Gulf War Syndrome
Gulf War Syndrome is the name given to a variable combination of psychological and physical complaints experienced by veterans of the Persian Gulf War.
It began in Indiana in early 1992, when soldiers in two reserve units that had fought in the Persian Gulf war began to suffer a puzzling array of symptoms. Some became unusually fatigued, and others said that their joints ached. They experienced headaches, rashes and hair loss, and their memories occasionally failed them. In some cases, the symptoms were severe enough to require hospitalization.
Of the 697,000 veterans who served in the Gulf War hundreds, and then thousands, of veterans began showing up at hospitals run by the Department of Veterans Affairs with these and other symptoms. Eventually, 10,000 veterans asked for physical examinations to see if they had what has come to be called Gulf War Syndrome.
The sequence of events leading to the identification of Gulf War Syndrome has occurred many times in recent years. First, there are complaints of severe but undiagnosable symptoms. Then, the sufferers hear about others experiencing the same symptoms and begin to trade information. Then there is the naming of a possible new disease, and finally there is a plea for an investigation of the symptom clusters.
Experts say such problems begin with real suffering that is often dismissed as psychosomatic - or, to use a more contemporary counterpart, “stress-related.” Among complaints of this sort, the ones closest to acquiring status as recognized diseases are “sick building syndrome” and “multiple chemical sensitivity.”
There is no shortage of possibilities. Researchers are pursuing at least a half-dozen different explanations for the veterans’ miseries, but none seems likely to account for all of them.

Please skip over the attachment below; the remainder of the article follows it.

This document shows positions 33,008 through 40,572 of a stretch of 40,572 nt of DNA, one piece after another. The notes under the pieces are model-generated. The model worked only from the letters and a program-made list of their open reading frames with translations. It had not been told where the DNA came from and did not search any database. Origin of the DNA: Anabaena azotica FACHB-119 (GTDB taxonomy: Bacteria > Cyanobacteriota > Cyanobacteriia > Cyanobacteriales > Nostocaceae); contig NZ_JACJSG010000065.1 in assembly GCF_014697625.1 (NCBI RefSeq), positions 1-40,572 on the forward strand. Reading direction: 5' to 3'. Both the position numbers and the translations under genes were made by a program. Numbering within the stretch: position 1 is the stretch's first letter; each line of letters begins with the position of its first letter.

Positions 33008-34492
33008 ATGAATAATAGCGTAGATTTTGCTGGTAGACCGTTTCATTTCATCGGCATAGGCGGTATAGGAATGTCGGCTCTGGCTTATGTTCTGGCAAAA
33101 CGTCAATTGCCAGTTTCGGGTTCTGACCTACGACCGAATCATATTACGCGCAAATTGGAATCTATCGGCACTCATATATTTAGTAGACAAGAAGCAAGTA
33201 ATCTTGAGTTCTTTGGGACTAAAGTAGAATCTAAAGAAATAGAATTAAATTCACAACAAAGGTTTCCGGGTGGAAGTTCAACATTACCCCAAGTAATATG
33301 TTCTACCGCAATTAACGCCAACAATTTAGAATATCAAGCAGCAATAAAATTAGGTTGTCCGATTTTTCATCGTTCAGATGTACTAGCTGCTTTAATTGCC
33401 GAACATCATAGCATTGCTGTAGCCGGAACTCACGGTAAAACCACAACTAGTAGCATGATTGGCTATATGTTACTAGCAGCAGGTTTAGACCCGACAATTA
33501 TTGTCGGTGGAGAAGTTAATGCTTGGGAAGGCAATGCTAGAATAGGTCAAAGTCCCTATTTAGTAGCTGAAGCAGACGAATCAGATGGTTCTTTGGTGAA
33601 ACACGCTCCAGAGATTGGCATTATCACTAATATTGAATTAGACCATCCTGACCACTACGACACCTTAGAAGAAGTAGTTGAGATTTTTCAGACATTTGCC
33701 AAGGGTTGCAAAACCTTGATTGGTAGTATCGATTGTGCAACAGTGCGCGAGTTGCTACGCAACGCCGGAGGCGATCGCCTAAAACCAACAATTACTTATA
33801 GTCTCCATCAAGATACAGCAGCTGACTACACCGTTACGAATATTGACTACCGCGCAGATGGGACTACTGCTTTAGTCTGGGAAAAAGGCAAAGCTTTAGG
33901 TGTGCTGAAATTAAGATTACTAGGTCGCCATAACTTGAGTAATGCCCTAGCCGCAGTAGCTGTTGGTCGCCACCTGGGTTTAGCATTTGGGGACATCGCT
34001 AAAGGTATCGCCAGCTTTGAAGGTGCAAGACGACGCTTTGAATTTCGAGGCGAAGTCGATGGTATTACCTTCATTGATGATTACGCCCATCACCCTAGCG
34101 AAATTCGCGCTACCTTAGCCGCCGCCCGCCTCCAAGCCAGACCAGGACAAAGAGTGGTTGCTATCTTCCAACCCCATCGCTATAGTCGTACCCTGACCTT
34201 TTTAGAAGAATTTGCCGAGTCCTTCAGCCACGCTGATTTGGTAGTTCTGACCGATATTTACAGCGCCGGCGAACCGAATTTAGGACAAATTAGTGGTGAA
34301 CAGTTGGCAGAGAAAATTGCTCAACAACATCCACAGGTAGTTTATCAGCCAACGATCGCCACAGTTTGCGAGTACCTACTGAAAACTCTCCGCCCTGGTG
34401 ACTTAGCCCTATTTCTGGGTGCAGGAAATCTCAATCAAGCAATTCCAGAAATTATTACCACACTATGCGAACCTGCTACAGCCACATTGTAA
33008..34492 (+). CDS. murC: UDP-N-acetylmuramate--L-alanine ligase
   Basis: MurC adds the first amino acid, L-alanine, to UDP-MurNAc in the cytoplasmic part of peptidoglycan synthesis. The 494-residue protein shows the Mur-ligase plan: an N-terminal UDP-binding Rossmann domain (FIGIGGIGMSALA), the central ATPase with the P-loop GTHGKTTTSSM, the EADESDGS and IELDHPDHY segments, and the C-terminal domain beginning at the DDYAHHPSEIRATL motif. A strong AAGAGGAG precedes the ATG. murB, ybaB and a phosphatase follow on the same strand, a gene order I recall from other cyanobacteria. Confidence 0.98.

Shortly after the war ended, military doctors discovered that several sick soldiers were infected with Leishmania tropica, a parasite transmitted through the bites of infected sandflies. The parasite, which normally causes only skin lesions, had invaded the soldiers’ bone marrow and internal organs, causing fevers, fatigue, coughs and diarrhea. Researchers at Walter Reed Army Medical Center have confirmed at least a dozen such cases. But most of the ailing soldiers tested negative for the parasite.
A second theory holds that Gulf War veterans were poisoned by their own high-tech weapons. Some U.S. tanks and artillery shells were coated with depleted uranium (DU), a byproduct of the material that fuels nuclear weapons. Because DU is so hard, it helps protect tanks from enemy fire, and shells that are coated with it can pierce conventional armor like a knife. As long as it is intact, DU poses little danger to people. But on impact, it is released.
Other theories have included exposure to chemical or biological weapons, pesticides, nerve gas, vaccines, medications and exposure to smoke from burning oil wells.
Hundreds, perhaps thousands, of service people have developed unexplained ailments since returning from Kuwait and Saudi Arabia. The symptoms include aching muscles, irritability, thick saliva, weight loss, skin rashes, memory loss, along with chronic fevers, labored breathing, and headaches.
Additionally, an excess of birth defects and stillbirths among children of soldiers have been recorded as well as cases of motor neuron disease and leukemia.
There is no specific treatment for this problem.
Are the symptoms related to the Persian Gulf experience?
Can these symptoms be connected to any exposure experienced in the Persian Gulf?
Are these multiple symptoms related?
Is there any other explanation?
Are further medical tests indicated?
Is there a psychological component to the problem?
What treatment or alleviation of the symptoms do you recommend?
Is treatment available at the Veterans Administration hospital?